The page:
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Evid Based Nurs 9:57 doi:10.1136/ebn.9.2.57
  • Causation

An operational definition of frailty predicted death and other adverse outcomes in older women


 
 Q Does frailty, defined as a combination of 5 simple measures, predict death, hip fracture, activity of daily living (ADL) disability, and hospital admission in older women?

METHODS

GraphicDesign:

cohort study (Women’s Health Initiative Observational Study).

GraphicSetting:

40 clinical centres in the US.

GraphicParticipants:

40 657 postmenopausal women who were 65–79 years of age, did not have Parkinson’s disease, did not take medication for Parkinson’s disease or depression, and were expected to survive and live in the same area for ⩾3 years.

GraphicRisk factors:

frailty, defined as ⩾3 of 5 components: muscle weakness and slow walking speed (<75 out of 100 on the Rand-36 physical function scale; counts as 2 components), exhaustion (<55 out of 100 on the Rand-36 vitality scale), low physical activity (kcal of weekly energy expenditure in the lowest quartile, calculated from a detailed physical activity questionnaire), and unintentional weight loss (>5% of body weight in the previous 2 y).

GraphicOutcomes:

death, hip fracture, ADL disability, and overnight hospital admission.

MAIN RESULTS

At baseline, 16% of women were considered to be frail and 28% to have intermediate frailty (1 or 2 frailty components). At 3 years, frailty had developed in 15% of women with <3 frailty components at baseline. Frailty at baseline increased risks of ADL disability at 3 years and death, hip fracture, and hospital admission during a mean 5.9 years of follow up (table). Intermediate frailty also predicted these outcomes but to a lesser extent (table).

CONCLUSION

An operational definition of frailty was associated with increased risk of death, hip fracture, activity of daily living disability, and hospital admission in older women.

A modified version of this abstract appears in ACP Journal Club.

Commentary

  1. Karen Moore Schaefer, RN, DNSc
  1. Temple University, College of Health Professions, Nursing, Philadelphia, Pennsylvania, USA

      One of the goals of the study by Fugate Woods et al was to identify the associations between classification of frailty and future risk of death, hip fracture, ADL disability, and hospital admission. Strengths of the study include the large sample size, appropriate statistical analyses, and the similarity of findings to those of the Cardiovascular Health Study (CHS), in which indicators of frailty predicted disability in men and women.1

      When assessing baseline characteristics of participants, Fugate Woods et al found that women who were older, African-American or Hispanic, obese, or had lower income or education levels were more likely to be classified as frail. Frailty and intermediate frailty predicted an increase in hospital admissions, hip fractures, and death at 5.9 years. Although the measurements used in the CHS and the study by Fugate Woods et al were somewhat different, the components used to define frailty and the outcomes assessed to validate the definition were sufficiently alike that researchers and clinicians can begin to use this definition to refine future studies and test interventions to prevent the development of frailty.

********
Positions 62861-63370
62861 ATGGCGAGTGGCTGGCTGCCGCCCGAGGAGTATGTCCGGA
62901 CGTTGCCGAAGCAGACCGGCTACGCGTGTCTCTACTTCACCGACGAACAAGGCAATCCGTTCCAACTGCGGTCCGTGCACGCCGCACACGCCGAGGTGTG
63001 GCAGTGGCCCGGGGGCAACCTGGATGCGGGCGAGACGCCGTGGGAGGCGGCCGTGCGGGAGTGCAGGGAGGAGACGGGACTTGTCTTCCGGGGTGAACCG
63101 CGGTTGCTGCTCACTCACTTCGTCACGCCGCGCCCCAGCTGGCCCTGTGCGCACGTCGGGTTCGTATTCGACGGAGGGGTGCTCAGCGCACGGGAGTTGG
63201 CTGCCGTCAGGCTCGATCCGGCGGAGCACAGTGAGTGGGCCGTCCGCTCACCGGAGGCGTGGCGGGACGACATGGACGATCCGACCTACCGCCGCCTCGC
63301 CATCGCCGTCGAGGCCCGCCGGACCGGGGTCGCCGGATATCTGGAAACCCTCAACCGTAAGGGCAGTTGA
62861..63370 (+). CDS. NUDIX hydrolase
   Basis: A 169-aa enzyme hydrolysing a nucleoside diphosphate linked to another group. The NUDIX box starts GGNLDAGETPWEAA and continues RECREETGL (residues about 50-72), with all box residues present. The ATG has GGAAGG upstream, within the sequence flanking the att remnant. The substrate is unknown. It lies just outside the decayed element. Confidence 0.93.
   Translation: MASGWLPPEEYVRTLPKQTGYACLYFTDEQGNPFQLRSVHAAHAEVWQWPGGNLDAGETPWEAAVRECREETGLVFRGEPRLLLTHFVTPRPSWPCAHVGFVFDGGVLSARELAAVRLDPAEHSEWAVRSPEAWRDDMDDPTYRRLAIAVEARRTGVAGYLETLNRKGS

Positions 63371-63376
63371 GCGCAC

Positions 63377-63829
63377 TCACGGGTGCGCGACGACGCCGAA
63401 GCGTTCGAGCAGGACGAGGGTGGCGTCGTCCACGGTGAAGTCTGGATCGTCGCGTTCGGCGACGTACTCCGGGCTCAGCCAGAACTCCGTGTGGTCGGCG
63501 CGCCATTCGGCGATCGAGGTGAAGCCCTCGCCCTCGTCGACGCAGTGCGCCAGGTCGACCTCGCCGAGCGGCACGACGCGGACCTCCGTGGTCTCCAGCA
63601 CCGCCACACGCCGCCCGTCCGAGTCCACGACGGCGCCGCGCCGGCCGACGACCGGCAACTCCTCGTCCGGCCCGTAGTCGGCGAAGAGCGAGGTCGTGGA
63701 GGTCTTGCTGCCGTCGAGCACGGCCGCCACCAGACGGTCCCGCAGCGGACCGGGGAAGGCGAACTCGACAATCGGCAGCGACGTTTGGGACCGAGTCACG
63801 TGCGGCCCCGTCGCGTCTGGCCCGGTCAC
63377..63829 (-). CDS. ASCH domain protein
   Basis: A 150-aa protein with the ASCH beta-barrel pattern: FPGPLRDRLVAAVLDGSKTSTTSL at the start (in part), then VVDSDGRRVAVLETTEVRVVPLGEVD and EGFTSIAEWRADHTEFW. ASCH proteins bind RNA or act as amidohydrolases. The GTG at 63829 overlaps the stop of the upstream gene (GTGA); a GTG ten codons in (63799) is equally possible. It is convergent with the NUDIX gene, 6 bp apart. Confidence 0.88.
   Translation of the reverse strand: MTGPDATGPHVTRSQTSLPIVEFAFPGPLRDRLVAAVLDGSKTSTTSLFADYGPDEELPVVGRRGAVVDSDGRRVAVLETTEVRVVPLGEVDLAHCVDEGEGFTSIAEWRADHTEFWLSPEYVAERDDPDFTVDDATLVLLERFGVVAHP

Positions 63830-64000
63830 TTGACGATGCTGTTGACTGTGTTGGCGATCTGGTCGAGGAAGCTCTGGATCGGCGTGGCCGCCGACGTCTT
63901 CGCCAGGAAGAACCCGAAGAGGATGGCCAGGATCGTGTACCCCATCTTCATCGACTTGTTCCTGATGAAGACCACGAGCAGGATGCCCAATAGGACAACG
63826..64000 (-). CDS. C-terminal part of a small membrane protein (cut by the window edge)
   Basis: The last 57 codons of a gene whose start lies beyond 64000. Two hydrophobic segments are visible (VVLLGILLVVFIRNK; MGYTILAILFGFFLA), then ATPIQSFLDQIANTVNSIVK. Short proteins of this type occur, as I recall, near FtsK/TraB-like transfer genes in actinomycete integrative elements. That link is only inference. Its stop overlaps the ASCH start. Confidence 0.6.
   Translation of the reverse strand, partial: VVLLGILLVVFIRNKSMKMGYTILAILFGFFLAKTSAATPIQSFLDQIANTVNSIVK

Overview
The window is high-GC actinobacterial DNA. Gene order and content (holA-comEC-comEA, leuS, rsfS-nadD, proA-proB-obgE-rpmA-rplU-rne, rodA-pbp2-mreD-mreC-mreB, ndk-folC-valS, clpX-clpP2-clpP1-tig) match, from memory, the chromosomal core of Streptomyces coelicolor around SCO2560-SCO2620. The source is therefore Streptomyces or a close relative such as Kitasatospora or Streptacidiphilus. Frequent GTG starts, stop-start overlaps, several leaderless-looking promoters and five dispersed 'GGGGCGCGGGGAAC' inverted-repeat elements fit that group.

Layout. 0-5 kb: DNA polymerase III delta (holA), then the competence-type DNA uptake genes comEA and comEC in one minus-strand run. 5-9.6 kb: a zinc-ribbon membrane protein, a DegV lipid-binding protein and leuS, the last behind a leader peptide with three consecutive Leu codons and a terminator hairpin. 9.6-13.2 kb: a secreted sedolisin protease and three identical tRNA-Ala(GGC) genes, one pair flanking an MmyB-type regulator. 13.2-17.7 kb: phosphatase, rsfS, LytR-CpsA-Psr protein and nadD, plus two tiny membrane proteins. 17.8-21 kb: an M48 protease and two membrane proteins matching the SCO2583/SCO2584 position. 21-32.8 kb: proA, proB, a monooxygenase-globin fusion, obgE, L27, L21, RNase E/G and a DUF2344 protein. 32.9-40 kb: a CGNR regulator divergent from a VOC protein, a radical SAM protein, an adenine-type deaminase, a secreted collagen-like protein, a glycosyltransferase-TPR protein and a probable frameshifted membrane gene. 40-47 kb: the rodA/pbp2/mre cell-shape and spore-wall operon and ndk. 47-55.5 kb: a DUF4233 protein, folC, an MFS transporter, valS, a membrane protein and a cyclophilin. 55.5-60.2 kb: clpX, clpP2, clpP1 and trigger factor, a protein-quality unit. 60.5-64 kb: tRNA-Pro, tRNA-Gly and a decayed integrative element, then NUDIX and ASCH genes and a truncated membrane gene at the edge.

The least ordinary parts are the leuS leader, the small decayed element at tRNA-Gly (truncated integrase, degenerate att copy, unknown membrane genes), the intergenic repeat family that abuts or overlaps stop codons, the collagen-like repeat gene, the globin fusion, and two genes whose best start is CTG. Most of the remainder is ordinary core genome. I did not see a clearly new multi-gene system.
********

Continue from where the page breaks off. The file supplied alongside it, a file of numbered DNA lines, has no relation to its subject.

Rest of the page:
The indicators of frailty in the study by Fugate Woods et al and the CHS were similar, although some variation existed. Frailty predicted increased ADL disability at 3 years and increased hospital admissions and death at 5.9 years in the study by Fugate Woods et al, confirming the findings of the CHS at 3–7 years.1 The findings of Fugate Woods et al suggest that intermediate frailty can predict the same outcomes as frailty but with less certainty. This result supports the need to examine further risk factors for intermediate frailty and frailty to determine the optimal combination of predictors at each level and to make recommendations for prevention and maintenance activities.

      The results of the study by Fugate Woods et al will enable nurses who care for elderly people to use simple assessments to identify the presence or development of frailty in their patients and to incorporate interventions for fracture and injury prevention into daily care.

      References

      Association between frailty or intermediate frailty at baseline and adverse outcomes in older women*

      
 
 Q Does frailty, defined as a combination of 5 simple measures, predict death, hip fracture, activity of daily living (ADL) disability, and hospital admission in older women?

      Footnotes

      • For correspondence: Dr N Fugate Woods, University of Washington School of Nursing, Seattle, WA, USA. nfwoods{at}u.washington.edu

      • Source of funding: National Heart, Lung and Blood Institute.

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